Further observations are required to understand the formation of these particularly baryonic-dominated dwarf galaxies, Guo added.
The first cargo-carrying robot marketed directly to consumers is on sale this holiday season. But how many people are ready to ditch their second car to buy a two-wheeled rover that can follow them around like a dog?
Corporate giants like Amazon, FedEx and Ford have already been experimenting with sending delivery robots to doorsteps. Now Piaggio, the Italian company that makes the Vespa scooter, is offering a stylish alternative to those blandly utilitarian machines — albeit one that weighs 50 pounds and costs $3,250.
It's named the Gita (JEE'-tah) after the Italian word for a short, pleasurable excursion — the kind you might take to pick up some lacinato kale and gourmet cheese at the farmers market. Its creators have such trips in mind for the "hands-free carrier" that can hold produce and other objects as it follows its owner down a sidewalk.
"We're trying to get you out into the world and connected to that neighborhood you decided to move to because it was so walkable," said Greg Lynn, CEO of Piaggio's tech-focused subsidiary, Piaggio Fast Forward.
Tech industry analysts are already declaring the Gita as doomed to fail unless it finds a more practical application, such as lugging tools around warehouses, hospitals or factory floors.
"That's a lot of money for what is in effect just a cargo-carrying robot that's going to carry your groceries," said Forrester technology analyst J.P. Gownder.
On a recent November morning, Lynn was hunched over in a Boston waterfront park, pushing a button that triggered a Gita to "see" him with its cameras and sensors. Then came a musical whirring sound as the device — a squarish, bright red bucket with two oversized wheels — rose up and signaled it was ready for a neighborhood stroll.
A young boy in a stroller pointed excitedly. Another pedestrian asked to try it, and playfully shouted "ah!" as it swerved around, keeping in pursuit as she switched directions.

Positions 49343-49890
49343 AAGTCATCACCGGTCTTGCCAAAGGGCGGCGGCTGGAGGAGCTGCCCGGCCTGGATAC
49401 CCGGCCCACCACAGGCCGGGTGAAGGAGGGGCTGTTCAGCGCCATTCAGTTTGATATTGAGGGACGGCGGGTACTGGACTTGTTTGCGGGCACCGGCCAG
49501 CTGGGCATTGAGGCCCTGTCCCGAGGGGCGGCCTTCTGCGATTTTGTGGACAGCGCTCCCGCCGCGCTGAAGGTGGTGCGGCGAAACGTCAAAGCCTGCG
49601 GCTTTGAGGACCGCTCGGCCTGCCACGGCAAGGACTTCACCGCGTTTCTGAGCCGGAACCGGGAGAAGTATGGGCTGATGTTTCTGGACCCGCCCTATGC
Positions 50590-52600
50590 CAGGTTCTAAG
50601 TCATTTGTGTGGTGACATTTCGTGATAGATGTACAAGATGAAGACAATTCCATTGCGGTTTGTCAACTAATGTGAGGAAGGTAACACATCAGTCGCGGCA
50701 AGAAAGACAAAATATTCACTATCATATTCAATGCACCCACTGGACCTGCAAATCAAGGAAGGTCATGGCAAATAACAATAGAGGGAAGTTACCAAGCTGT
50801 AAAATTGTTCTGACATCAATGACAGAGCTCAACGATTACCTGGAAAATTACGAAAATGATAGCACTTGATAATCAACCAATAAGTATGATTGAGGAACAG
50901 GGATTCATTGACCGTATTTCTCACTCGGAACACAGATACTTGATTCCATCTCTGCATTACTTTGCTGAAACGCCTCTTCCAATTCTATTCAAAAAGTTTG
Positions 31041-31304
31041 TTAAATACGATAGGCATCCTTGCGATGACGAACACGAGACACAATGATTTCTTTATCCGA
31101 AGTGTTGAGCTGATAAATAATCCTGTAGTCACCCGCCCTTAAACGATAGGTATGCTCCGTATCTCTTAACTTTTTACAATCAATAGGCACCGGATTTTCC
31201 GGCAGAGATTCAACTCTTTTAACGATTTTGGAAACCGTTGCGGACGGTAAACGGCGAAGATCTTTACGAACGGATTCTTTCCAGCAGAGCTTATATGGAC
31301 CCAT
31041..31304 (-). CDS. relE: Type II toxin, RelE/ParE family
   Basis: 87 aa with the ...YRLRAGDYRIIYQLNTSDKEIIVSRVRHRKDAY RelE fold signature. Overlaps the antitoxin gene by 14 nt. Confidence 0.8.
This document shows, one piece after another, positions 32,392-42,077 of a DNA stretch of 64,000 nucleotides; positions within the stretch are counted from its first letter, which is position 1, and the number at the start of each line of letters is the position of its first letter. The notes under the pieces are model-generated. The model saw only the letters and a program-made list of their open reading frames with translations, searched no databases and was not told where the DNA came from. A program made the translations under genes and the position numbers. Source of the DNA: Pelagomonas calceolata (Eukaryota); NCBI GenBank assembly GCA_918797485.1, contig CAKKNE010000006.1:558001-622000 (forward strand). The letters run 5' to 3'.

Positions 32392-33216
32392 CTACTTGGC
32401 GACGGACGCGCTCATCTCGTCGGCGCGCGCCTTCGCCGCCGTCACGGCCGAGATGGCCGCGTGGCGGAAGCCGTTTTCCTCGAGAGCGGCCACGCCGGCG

The Gita doesn't require a phone or intrusive people-tracking technology such as facial recognition or GPS. "It basically just locks onto you and tracks you," said Piaggio Fast Forward's other co-founder, Jeffrey Schnapp.
Other startups like Starship Technologies have a more conventional business plan for their own delivery robots. The company charges a delivery fee starting at $1.99 if you order its rovers to bring you a Starbucks coffee or a lunch from Panda Express.
So far, the best habitat to find Starship's six-wheelers are relatively confined spaces such as college campuses; the University of Houston and the University of Wisconsin-Madison rolled them out this fall. The robots, which look like oversized ice chests on wheels, can carry up to 20 pounds.
"I love them. I think they're so cute!" University of Houston freshman Sadie Garcia said as one of the machines rolled up with a bagel sandwich she'd ordered. She said she was so cold she didn't want to leave her dorm.
Starship co-founder Ahti Heinla said his San Francisco startup once looked at selling the machines directly to consumers, but dropped the idea after realizing it would have to price them at more than $3,000.
Amazon is experimenting with a similar-looking machine that delivers retail goods in a handful of U.S. neighborhoods. FedEx is testing its own delivery rover in partnership with Pizza Hut, Walmart, Target and Walgreens. Ford has showed off a gangly two-legged robot to carry items to homes. So far, none are as far along as Starship, which has hundreds of its machines already in service.
While Forrester's Gownder isn't impressed with the Gita, he's bullish about delivery robots of the Starship variety because their autonomy will help save labor costs. Gownder said it's more of a question of whether ground-based rovers or aerial delivery drones will prove more successful.
The wheeled cargo robots that have already made it out into the wild have significant limitations.
Starship's machines still require plenty of manual supervision to load them with food orders. They rely on remote pilots to troubleshoot navigation problems. Customers also have to check a phone app to tell the vehicle where to go and to unlock the bin once it arrives.
The Gita, meanwhile, might still be impractical for many people. It favors paved environments that are dense enough to have stores in walking distance, but not so dense that the machines get lost in the crowd.
And anyone who is simply looking to pull home groceries without heavy lifting can find durable wagons online for less than $100.
NASA's Juno spacecraft has caught a striking view of Jupiter's southern hemisphere as it performed its 23rd close flyby of the giant planet on Nov. 3 this year, said a release of NASA's Jet Propulsion Laboratory (JPL).
The image was taken as the spacecraft sped away from Jupiter. It captures massive cyclones near Jupiter's south pole, as well as the chaotic clouds of the folded filamentary region - the turbulent area between the orange band and the brownish polar region, said the release on Thursday.
When the image was taken, Juno was traveling at about 137,000 kilometers per hour relative to the planet. The spacecraft was about 104,600 kilometers from the planet at a latitude of about -70 degrees, said JPL.
U.S. citizen scientist Ali Abbasi created the image using data from the spacecraft's JunoCam imager.